The difference between these encounters and experiences is that in the case of the experience we are recognizing that something special, unique or memorable is happening. You might not remember what you had for lunch a few days ago if you simply eat the same boring few things week in and week out, but if you had a fantastic dining experience some time ago it’s likely you still remember it well. But that’s not all. Howard points to three distinct feature of well-designed (they don’t happen by accident in most cases) experiences:

* It’s an encounter with a clearly articulated beginning, middle and end.
* It’s so compelling people would pay admission just to be part of the interaction.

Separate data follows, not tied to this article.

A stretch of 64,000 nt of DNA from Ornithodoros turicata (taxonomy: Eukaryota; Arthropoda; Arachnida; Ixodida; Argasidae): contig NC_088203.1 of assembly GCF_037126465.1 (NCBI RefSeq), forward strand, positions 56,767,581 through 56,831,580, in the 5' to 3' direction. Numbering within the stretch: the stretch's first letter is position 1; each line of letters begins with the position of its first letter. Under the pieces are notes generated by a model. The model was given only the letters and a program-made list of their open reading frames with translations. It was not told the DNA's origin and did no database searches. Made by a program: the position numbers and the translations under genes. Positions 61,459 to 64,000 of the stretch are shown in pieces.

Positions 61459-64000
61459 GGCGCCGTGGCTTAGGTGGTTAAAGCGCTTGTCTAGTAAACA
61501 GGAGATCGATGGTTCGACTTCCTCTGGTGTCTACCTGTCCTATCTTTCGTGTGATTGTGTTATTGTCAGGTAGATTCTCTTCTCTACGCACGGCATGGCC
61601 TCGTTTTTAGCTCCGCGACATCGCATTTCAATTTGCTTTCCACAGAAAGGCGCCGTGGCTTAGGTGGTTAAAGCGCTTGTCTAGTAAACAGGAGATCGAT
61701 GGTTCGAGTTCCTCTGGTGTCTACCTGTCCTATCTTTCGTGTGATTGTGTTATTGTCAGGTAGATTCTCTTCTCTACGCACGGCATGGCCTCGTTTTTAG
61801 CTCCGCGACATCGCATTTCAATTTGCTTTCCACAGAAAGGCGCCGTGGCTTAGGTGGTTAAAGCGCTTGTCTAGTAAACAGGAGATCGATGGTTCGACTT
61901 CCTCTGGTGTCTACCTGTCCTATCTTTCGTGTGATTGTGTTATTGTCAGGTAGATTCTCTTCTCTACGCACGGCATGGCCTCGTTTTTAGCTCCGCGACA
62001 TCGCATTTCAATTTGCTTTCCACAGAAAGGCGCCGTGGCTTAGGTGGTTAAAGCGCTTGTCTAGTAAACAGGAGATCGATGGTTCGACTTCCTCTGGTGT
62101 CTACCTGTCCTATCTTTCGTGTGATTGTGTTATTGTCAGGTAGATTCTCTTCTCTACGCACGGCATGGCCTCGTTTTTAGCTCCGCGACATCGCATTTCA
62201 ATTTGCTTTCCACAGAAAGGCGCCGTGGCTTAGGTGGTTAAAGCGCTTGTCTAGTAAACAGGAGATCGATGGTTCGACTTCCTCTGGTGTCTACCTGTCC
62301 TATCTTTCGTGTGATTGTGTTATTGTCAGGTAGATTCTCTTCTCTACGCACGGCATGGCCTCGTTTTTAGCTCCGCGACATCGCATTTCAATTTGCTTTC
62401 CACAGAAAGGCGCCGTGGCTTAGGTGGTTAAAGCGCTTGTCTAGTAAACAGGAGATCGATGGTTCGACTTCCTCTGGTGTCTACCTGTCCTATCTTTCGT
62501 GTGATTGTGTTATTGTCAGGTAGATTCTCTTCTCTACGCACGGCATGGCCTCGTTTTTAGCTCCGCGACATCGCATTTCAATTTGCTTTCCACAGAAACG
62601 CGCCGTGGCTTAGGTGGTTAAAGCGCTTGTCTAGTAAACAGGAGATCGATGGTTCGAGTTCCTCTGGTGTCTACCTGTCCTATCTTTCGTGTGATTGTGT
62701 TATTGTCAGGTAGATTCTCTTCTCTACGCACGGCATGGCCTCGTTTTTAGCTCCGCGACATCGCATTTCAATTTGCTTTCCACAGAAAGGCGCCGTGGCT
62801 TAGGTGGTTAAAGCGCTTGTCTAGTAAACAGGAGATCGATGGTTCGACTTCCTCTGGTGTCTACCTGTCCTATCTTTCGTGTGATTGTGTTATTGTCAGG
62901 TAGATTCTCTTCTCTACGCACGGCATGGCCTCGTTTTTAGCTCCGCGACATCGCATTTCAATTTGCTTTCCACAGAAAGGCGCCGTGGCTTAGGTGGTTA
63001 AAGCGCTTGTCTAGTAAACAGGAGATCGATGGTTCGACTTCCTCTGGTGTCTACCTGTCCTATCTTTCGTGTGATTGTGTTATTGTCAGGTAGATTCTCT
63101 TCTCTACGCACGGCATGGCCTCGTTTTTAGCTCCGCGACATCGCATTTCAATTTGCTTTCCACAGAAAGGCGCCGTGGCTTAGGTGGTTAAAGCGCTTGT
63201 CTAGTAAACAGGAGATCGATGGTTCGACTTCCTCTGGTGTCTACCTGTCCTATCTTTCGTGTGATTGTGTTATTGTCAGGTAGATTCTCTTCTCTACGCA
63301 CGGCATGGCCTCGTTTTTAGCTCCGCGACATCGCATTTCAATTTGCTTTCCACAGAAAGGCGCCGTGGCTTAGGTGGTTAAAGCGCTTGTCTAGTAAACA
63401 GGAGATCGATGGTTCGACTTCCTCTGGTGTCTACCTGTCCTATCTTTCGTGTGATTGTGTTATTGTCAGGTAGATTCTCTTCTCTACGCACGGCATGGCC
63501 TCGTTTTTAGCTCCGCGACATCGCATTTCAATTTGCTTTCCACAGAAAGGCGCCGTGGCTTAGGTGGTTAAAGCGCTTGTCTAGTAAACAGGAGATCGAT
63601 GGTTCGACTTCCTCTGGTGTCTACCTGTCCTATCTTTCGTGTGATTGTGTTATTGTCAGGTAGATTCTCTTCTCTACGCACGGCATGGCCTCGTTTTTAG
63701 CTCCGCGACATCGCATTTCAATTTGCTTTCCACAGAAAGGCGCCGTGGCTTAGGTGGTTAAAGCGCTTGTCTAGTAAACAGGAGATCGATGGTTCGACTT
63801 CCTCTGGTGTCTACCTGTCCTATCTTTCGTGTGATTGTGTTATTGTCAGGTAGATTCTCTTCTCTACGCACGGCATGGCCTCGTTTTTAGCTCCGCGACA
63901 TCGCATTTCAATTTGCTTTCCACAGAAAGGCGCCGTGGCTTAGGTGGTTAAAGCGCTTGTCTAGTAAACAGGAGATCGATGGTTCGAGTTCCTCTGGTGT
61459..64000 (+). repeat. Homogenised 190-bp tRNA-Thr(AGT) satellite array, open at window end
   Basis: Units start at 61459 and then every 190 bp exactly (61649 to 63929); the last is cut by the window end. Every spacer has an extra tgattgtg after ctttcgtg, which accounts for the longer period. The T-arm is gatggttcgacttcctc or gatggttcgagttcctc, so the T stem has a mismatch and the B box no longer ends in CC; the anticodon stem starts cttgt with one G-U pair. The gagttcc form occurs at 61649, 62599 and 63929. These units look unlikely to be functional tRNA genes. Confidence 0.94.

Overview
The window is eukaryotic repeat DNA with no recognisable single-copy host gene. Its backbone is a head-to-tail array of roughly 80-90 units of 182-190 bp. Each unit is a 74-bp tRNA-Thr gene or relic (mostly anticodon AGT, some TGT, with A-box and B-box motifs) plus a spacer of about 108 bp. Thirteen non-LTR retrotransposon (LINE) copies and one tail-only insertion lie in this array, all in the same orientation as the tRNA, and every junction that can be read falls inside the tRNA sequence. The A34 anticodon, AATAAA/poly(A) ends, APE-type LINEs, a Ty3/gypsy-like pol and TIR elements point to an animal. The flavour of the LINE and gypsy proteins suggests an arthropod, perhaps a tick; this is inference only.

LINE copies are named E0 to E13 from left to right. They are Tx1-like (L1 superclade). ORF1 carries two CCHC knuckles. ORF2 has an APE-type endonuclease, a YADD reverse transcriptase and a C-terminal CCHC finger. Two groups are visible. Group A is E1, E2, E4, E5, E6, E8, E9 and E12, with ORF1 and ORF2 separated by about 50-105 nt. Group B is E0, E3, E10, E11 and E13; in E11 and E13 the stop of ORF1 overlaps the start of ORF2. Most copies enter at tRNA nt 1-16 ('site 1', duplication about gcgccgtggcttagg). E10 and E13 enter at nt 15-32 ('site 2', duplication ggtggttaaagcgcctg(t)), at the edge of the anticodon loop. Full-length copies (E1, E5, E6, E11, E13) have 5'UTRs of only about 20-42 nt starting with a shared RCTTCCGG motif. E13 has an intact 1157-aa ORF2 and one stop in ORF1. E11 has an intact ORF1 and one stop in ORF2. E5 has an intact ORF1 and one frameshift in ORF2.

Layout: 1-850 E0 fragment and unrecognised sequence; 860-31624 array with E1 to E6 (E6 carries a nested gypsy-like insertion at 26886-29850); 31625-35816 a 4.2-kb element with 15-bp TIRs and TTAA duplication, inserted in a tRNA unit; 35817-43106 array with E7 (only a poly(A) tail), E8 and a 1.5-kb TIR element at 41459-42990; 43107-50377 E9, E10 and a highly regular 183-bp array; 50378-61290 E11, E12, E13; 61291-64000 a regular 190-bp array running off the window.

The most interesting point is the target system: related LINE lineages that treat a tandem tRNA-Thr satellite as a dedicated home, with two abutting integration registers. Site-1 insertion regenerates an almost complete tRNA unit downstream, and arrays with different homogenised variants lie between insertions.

* It’s designed so that people must be there directly to benefit.

Where Howard confuses me though is his distinction between a UX Designer and an Experience Designer. He believes that most UX Designers only design enounters, and that the people designing products and services that meet his three criteria are actually Experience Designers. That difference may be a bit too fine grained for me. I’d like to think that in our library environments a person or team that designs experiences can be called any number of titles, but what really counts is their ability to turn encounters into experiences. 

The Interview Learning Experience